TIBET: Lobsang Dechen with Marlies Bosch, the Netherlands
Five-hundred Tibetan Buddhist nuns, their country occupied by the Chinese, live in exile in Dharamsala, India at the Tibetan Nun’s Project. Lobsang Dechen, a co-director of the nunnery, attended the Utrecht meeting. Through body awareness workshops held last year, the nuns identified some of the topics most useful to them. In meetings held this fall at the nunnery with Marlies Bosch, co-facilitator of the project from the Netherlands, women selected content from “Our Bodies, Ourselves” to be used for booklets in Tibetan.
Because most of the nuns are young (age 17 to 22) and without previous exposure to health information, they may also use parts of Ruth Bell’s “Changing Bodies, Changing Lives”(for teens) to enhance body awareness and teach basic health concepts. Dechen hopes that in the future they can make available to Tibetan women living in Tibet the information they have gathered.
THE LAST DAY
Marlise Mensink of MAMA CASH, a women’s foundation in the Netherlands
With fundraising a constant reality for all groups, we each spoke about how our groups had raised money for our book projects. Marlise stressed the collaborative aspects of the funder/recipient relationship – funders love to give their money away and ‘ideals need money!’— and made amusing, practical suggestions about how raising money can be most effective.
Norma Swenson and Jane Pincus, My co-founders and “Our Bodies, Ourselves” co-authors
We presented a brief history of the first “Our Bodies, Ourselves,” BWHBC’s early ideals and activities, and some history of the U.S. women’s health movement. We mentioned the times of right-wing censorship of “Our Bodies, Ourselves.”
In the post-meeting evaluations, participants said how important it was for them to hear BWHBC’s story. Utrecht gave them a chance to “listen to the extraordinary history of the book in the United States”; “to learn stories and crucial moments in producing and publishing its different editions”; “I was impressed with the enthusiasm of the women who were struggling for the publication of ‘Our Bodies, Ourselves'”; “I was surprised to find that they faced inspection and religious restriction.”
To complete the circle, Norma described her reaction to the stories of these extraordinary women and their works:
As I listened to their stories of truly daunting conditions — war, political opposition, lack of funds, lack of time, inadequate and unreliable technology, and dozens of other obstacles – I was strongly moved. I felt there is really no comparison between what we have gone through to produce “Our Bodies, Ourselves” over the years, under conditions of peace and relative ease and prosperity, and what so many of them have been going through. What we all seem to have in common is the willingness to pour volunteer time, money and effort into producing these books if necessary and the determination to get this vital information in accessible language into the hands of women who clearly need it. As I have felt many times over the years in many different places across the world, women can and do cross cultural borders powerfully with “Our Bodies, Ourselves,” and with us. I feel very privileged to have been there.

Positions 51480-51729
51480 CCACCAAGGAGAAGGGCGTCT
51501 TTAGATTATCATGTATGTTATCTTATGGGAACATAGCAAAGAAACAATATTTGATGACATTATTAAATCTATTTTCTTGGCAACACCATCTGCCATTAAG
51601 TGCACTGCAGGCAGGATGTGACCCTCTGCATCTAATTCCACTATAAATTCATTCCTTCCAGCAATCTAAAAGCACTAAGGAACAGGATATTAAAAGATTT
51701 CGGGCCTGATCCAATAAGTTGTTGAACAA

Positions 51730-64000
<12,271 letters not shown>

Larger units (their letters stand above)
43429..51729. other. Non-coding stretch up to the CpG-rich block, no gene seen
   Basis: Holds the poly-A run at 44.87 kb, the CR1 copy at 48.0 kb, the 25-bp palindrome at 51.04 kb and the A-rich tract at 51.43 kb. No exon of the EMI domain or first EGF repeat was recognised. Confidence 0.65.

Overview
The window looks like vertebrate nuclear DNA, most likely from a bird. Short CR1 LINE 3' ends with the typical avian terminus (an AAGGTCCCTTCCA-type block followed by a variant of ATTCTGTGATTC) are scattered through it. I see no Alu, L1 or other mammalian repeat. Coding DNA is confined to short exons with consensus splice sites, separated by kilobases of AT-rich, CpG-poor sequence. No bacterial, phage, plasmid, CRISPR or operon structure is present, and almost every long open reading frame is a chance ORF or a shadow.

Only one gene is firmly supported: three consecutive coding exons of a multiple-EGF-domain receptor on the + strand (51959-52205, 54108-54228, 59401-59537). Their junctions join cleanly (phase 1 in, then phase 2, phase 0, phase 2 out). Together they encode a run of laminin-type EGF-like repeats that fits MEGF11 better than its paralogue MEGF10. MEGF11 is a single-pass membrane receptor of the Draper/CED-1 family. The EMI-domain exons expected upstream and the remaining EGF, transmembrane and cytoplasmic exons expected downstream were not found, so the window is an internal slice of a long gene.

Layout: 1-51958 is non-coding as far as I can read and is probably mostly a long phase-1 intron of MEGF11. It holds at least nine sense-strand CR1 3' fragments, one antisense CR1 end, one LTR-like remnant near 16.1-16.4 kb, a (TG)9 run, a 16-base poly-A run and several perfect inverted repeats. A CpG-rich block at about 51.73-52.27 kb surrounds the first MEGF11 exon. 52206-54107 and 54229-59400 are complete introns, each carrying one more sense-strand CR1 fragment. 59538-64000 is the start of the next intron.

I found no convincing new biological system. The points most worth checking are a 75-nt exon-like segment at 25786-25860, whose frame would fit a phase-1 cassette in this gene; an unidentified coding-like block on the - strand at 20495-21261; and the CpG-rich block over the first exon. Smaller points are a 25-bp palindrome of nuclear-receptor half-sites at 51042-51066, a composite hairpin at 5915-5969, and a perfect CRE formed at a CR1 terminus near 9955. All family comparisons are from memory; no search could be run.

Looking ahead, My plans to:
- provide ongoing technical assistance to groups in every stage of the translation/ adaptation process;
- complete a translation/adaptation guidelines packet that identifies typical challenges faced by groups around the world and illustrates through first-hand accounts how coordinating groups have resolved problems;
- explore the establishment and coordination of a revolving loan fund program to support translation projects on a temporary basis, ensuring they can bring their projects to fruition and disseminate their books as widely as possible;
- and facilitate communication, through a listserv, among emergent and experienced groups producing “Our Bodies, Ourselves.”
A million thanks to all who participated in the meeting as well as those who contributed funds: the Global Fund for Women, the MacArthur Foundation, Conservation Food and Health Foundation, and an anonymous donor. Thanks also to Ester Shapiro, who coined the title of the meeting. We appreciate all who have joined with us in this critical global work.